The Unvanquished open-source first person shooter game had been very promising and issuing monthly alpha releases all the way up to 48 alpha versions while they ended that one year ago without any new releases. The project is still ongoing and they are preparing for a great 2017...
Yesterday I ran some fresh Vulkan RADV vs. AMDGPU-PRO benchmarks using the freshest AMD Linux drivers available. For getting your benchmarking fix today are some OpenGL benchmarks of RadeonSI Gallium3D on Mesa 17.1-devel plus Linux 4.10 compared to AMDGPU-PRO 16.60.
With last week OpenBenchmarking.org crossing 22 million test/suite downloads I decided to dig in and see what have been the most popular test profiles downloaded from OpenBenchmarking.org for execution by the Phoronix Test Suite...
With Vulkan turning one year old I decided to run some fresh comparison benchmarks of Mesa 17.1-dev RADV (as well as some RadeonSI OpenGL results for reference) compared to AMD's latest public hybrid driver release, the AMDGPU-PRO 16.60.
With yesterday having marked one year since the release of Vulkan as well as one year since the ANV Vulkan driver code was open-sourced, here's a look at some of what's still left to be tackled by this open-source Vulkan Linux driver for HD/Iris Graphics...
Timothy Arceri, who is now working for Valve (on the open-source AMD driver stack after leaving Collabora), has landed significant portions of his work built upon others for providing an on-disk shader cache within Mesa...
Keeping up my yearly blogging cadence, it’s about time I wrote to let people know what I’ve been up to for the last year or so at Mozilla. People keeping up would have heard of the sad news regarding the Connected Devices team here. While I’m sad for my colleagues and quite disappointed in how this transition period has been handled as a whole, thankfully this hasn’t adversely affected the Vaani project. We recently moved to the Emerging Technologies team and have refocused on the technical side of things, a side that I think most would agree is far more interesting, and also far more suited to Mozilla and our core competence.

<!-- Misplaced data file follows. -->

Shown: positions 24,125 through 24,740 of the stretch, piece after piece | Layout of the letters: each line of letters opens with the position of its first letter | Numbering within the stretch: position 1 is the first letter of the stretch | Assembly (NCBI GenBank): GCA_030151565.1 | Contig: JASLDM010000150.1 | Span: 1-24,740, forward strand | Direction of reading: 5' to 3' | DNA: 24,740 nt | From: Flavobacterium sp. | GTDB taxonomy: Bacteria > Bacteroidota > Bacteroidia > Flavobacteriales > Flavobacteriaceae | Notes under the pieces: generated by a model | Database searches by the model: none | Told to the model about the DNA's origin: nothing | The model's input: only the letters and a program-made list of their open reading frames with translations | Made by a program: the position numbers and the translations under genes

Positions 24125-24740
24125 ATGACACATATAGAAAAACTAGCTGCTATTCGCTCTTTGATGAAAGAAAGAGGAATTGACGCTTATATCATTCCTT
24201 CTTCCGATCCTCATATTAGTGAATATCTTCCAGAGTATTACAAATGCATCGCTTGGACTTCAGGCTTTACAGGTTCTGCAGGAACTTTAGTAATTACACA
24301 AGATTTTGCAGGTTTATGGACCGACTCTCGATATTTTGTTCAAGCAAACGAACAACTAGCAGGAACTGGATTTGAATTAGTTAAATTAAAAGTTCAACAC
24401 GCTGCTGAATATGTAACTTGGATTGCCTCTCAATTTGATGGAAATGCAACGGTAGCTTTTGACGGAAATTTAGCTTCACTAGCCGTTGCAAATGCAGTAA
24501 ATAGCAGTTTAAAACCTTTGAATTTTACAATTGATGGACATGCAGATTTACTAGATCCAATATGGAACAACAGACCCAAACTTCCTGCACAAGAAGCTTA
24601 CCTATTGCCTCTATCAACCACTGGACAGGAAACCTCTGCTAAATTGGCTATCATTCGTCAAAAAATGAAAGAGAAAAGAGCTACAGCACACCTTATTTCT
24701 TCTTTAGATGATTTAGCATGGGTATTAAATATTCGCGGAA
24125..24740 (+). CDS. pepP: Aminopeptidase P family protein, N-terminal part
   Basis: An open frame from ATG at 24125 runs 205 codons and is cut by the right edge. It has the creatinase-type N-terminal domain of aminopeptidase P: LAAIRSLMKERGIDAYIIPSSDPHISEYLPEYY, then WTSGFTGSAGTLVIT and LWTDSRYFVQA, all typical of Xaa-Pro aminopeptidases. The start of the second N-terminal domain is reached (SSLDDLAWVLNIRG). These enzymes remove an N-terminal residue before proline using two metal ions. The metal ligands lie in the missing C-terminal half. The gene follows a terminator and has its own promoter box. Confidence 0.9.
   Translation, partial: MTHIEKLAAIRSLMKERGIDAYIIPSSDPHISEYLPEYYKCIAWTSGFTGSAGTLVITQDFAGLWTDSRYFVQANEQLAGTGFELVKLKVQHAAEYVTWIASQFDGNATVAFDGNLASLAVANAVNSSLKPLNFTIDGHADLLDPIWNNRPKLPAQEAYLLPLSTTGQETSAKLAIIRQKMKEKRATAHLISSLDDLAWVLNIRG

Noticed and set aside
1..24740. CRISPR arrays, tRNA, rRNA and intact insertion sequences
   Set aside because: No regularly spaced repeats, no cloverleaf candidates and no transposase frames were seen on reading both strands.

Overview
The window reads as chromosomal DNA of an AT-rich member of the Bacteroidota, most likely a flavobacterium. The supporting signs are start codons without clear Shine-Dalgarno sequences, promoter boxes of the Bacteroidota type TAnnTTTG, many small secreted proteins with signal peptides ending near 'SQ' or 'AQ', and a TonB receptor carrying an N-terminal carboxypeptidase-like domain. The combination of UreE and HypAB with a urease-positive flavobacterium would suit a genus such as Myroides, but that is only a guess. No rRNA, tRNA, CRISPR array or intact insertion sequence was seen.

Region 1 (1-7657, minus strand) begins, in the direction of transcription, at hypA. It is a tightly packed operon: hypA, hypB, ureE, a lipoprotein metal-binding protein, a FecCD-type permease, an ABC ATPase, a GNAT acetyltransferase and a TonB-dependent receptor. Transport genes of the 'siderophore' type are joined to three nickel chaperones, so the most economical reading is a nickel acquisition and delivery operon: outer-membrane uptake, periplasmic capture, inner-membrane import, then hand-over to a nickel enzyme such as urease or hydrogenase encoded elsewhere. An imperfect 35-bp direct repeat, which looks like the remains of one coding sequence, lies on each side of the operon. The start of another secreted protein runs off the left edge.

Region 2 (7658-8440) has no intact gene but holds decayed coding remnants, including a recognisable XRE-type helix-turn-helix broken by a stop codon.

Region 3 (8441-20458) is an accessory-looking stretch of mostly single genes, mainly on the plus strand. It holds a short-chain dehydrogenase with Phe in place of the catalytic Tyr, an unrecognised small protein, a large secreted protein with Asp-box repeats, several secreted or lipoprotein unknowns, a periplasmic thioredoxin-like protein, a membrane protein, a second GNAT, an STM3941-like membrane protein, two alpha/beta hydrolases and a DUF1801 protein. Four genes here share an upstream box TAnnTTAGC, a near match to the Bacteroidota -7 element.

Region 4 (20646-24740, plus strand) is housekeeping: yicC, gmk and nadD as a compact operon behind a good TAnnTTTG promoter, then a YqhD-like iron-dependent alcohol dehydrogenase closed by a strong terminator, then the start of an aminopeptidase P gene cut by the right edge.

If you feel there’s a gap in your life for an Electron-based, cross-platform music player capable of streaming from multiple online sources, I’ve a plug for you.
Nuclear is a (rather naughty) music streaming app that “pulls in content from free sources all over the internet”. In aim it’s somewhat similar to Tomahawk, but visually owes more to an ultra camp Spotify channeling its inner radioactive diva.
If you’re watching closely the GNOME Control Center iterations, you probably noticed it already has a bunch of new panels: Keyboard, Mouse & Touchpad, and other panels like Sharing, Privacy and Search that don’t need to be ported.
For those who haven’t heard, I’ve been appointed as the new Executive Director of the GNOME Foundation, and I started last week on the 15th February.
It’s been an interesting week so far, mainly meeting lots of people and trying to get up to speed with what looks like an enormous job! However, I’m thoroughly excited by the opportunity and am very grateful for everyone’s warm words of welcome so far.
Jerome Glisse and others have been working on the rather cool Heterogeneous Memory Management support for the Linux kernel going back several years. While Jerome hoped to see HMM merged for Linux 4.11, it will be sitting out at least one more cycle.
I've been running my own website for a few years now. I use Apache webserver and a Wiki-style backend called triki for creating, editing and rendering my content. The content on my site is a mixture of public and private content, where people I know can log in to see restricted content. Given this, it has been on my mind that I really should secure the site using https, such that it is fully encrypted over the wire.
GCC has a rich set of features designed to help detect many kinds of programming errors. Of particular interest are those that corrupt the memory of a running program and, in some cases, makes it vulnerable to security threats. Since 2006, GCC has provided a solution to detect and prevent a subset of buffer overflows in C and C++ programs. Although it is based on compiler technology, it’s best known under the name Fortify Source derived from the synonymous GNU C Library macro that controls the feature: _FORTIFY_SOURCE. GCC has changed and improved considerably since its 4.1 release in 2006, and with its ability to detect these sorts of errors. GCC 7, in particular, contains a number of enhancements that help detect several new kinds of programming errors in this area. This article provides a brief overview of these new features. For a comprehensive list of all major improvements in GCC 7, please see GCC 7 Changes document.
With the competitive RadeonSI vs. NVIDIA performance for HITMAN on Linux there have been some Premium reader requests for also taking a look at the CPU/RAM usage and other vitals while running this latest Feral game port on the different GPUs/drivers.